The instructional approaches employed when teaching face-to-face courses have distinct differences from the approaches used while facilitating online courses. Learning to recognize these differences and reformulating the delivery of course content, in a way that engages and guides online learners, is essential to becoming a successful online instructor.
Where to Start
There are a two scenarios new online instructors typically find themselves in:
Scenario 1: Contracted to teach and develop a new fully online course.
When a department chair and University Extension determine the need for faculty to develop and teach an online course, a New Online Course Development contract will be issued. Contracted faculty will then be required to successfully complete the Online Teaching and Learning Strategies (OTLS) course as well as submit to the Quality Online Course Review process prior to the start of the new online course. These processes are in place to ensure that faculty are prepared to teach in a fully online environment and that the newly developed online course adhere to UMass Dartmouth’s quality online course standards; in addition to industry best practices.
Scenario 2: Assigned to teach a fully online course for the first time.
Before teaching online at UMass Dartmouth, faculty are required to successfully complete the Online Teaching and Learning Strategies (OTLS) course to gain experience with best practices for online teaching and learning.
However, you do not have to be scheduled to teach online in order to learn more about teaching online! All instructors are welcome to register for any upcoming session of Online Teaching and Learning Strategies.
Upcoming Online Teaching and Learning Strategies Offerings
Click on a date above to register for a particular session. This course is offered fully online through myCourses and runs for four weeks. Participants will not need to be on campus or attend any in-person meetings on a particular day or time. Work is assigned and due on a weekly basis.
*Please contact Instructional Development directly to discuss other options if your needs fall outside of the scheduled offerings listed above.
Instructors with extensive prior experience developing and teaching fully online courses at other institutions can fill out the Online Teaching Profile form. Submissions will be taken into consideration when deciding if an instructor could potentially bypass the requirement of participating in the Online Teaching and Learning Strategies course.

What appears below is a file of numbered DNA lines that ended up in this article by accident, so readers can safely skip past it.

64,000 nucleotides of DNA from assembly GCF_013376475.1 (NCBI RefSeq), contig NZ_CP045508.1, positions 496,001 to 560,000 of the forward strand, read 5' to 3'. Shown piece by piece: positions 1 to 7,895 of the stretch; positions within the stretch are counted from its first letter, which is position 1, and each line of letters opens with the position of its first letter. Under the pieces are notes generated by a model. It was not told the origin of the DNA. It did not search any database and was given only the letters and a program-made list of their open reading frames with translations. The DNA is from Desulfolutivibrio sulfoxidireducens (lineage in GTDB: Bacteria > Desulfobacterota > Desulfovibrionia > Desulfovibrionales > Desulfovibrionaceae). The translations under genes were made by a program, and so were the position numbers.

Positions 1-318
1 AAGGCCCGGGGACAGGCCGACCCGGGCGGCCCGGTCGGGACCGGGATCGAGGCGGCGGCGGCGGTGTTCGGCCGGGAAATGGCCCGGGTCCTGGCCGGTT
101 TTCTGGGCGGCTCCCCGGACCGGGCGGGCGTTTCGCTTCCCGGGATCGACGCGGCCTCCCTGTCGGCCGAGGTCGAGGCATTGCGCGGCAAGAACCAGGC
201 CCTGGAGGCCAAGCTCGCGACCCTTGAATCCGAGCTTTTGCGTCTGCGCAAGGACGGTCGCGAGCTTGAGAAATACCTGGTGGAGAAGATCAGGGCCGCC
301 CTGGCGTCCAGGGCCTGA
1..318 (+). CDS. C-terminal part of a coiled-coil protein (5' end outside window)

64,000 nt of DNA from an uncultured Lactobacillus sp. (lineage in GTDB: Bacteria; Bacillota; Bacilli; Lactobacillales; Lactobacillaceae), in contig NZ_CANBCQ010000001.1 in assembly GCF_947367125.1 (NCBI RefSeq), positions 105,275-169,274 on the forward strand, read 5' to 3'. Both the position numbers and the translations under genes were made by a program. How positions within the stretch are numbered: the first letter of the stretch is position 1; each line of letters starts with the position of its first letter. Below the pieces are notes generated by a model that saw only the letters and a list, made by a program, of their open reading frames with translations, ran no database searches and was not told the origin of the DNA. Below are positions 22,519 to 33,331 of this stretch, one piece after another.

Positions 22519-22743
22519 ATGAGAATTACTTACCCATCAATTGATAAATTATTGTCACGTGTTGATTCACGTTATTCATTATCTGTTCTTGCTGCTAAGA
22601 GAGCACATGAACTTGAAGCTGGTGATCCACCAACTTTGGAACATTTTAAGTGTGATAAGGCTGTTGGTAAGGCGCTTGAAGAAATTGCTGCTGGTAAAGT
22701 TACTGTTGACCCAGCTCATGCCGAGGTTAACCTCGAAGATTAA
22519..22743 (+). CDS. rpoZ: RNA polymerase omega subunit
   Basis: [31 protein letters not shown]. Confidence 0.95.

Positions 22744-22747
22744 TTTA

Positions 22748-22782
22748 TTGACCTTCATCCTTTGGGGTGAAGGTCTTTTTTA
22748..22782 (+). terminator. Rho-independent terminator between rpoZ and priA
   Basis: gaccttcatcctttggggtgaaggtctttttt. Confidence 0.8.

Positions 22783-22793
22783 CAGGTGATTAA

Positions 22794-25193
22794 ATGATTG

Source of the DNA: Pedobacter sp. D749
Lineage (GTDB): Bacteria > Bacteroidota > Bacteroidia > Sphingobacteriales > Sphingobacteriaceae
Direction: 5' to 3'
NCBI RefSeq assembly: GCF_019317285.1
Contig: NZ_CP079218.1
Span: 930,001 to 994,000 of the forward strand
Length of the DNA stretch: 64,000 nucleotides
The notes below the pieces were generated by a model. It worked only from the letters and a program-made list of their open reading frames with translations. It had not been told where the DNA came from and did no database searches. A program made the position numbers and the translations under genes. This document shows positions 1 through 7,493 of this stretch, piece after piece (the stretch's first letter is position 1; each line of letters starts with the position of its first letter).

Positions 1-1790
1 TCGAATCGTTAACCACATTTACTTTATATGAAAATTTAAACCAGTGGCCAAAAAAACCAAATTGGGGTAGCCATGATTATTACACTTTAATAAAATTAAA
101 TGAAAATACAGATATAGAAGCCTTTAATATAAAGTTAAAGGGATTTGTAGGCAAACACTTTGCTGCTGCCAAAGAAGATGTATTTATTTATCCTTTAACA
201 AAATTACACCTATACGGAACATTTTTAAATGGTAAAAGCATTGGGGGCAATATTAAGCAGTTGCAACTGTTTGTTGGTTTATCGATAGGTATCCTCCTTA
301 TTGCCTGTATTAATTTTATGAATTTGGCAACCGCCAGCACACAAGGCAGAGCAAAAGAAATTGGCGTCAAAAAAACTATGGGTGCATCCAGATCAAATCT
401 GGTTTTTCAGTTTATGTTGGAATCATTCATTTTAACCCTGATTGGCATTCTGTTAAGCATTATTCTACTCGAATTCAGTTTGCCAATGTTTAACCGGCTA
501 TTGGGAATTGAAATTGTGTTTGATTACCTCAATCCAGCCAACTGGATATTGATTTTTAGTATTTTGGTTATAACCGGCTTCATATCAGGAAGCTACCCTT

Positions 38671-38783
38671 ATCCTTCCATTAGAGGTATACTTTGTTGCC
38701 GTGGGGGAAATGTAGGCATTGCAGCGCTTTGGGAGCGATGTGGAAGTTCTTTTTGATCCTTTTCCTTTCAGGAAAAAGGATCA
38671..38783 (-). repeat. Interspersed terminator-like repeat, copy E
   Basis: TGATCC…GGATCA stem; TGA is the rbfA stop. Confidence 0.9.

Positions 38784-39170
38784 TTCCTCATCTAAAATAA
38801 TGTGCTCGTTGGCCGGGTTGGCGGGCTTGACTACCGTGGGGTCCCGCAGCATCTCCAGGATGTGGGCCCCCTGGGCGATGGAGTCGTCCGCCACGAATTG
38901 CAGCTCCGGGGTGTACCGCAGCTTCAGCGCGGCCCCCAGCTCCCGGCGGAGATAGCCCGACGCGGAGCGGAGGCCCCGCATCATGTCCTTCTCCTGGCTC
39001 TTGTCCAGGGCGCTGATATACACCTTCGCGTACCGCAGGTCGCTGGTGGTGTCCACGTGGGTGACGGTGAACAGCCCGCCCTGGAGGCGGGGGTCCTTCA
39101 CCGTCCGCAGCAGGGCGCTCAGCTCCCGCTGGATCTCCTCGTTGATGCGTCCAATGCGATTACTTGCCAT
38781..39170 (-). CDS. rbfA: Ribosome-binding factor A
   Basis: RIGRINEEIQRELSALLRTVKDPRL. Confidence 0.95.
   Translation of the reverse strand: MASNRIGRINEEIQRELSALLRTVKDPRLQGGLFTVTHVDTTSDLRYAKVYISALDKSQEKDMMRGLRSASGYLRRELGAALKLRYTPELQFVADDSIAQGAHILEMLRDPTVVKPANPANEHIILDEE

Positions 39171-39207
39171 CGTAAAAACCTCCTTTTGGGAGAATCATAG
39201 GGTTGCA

What is the Quality Online Course Review Rubric?
The Faculty Senate has approved the online course review process and related Quality Online Course Review Rubric to:
- Assess how core best practices are being implemented in online courses.
- Ensure that online courses are in compliance with federal ADA guidelines.
- Ensure an inclusive and effective online learning experience for students.
The rubric and review process are designed to be formative rather than evaluative. Our goal is to engage faculty and departments in a collaborative conversation regarding effective online course design.
This rubric is not attached to the faculty review process.
How Does the Review Process Work?
The online course development contract requires that at least 50% of your new online course be developed and ready for review at least three weeks prior to the start of the course. At that time you must email the Academic Director of Online Education (Shannon Jenkins, firstname.lastname@example.org) and Lead Instructional Designer (Rachel Rebello, email@example.com) to initiate the review of your course.
Following your email, an Instructional Designer and a faculty reviewer will review your course using the Quality Online Course Review Rubric. Feedback from reviewers will be emailed to you once the review is complete. Any changes recommended by reviewers should be implemented prior to the start of the course. A re-review will be scheduled only if a course does not pass initial review. The instructor must implement the changes outlined by reviewers by the newly scheduled deadline so that the course can be reviewed a second time. The earlier a course is submitted for review, the better!
Becoming a Successful Online Instructor
Check out the materials posted below to explore what designing and teaching an online course entails.
- Writing Measurable Objectives & Outcomes
- Video: How to Design an Online Course
- Using myCourses Tools to Build a Course Site
- The Three Levels of Interaction in Online Courses
- Online Teaching Guide
- Faculty Checklist for Online Course Success
- UMass Dartmouth Syllabus Template
- Ensuring Academic Integrity in Online Courses
Please also feel free to contact the ID Team with any questions you may have about teaching online. We look forward to working with you!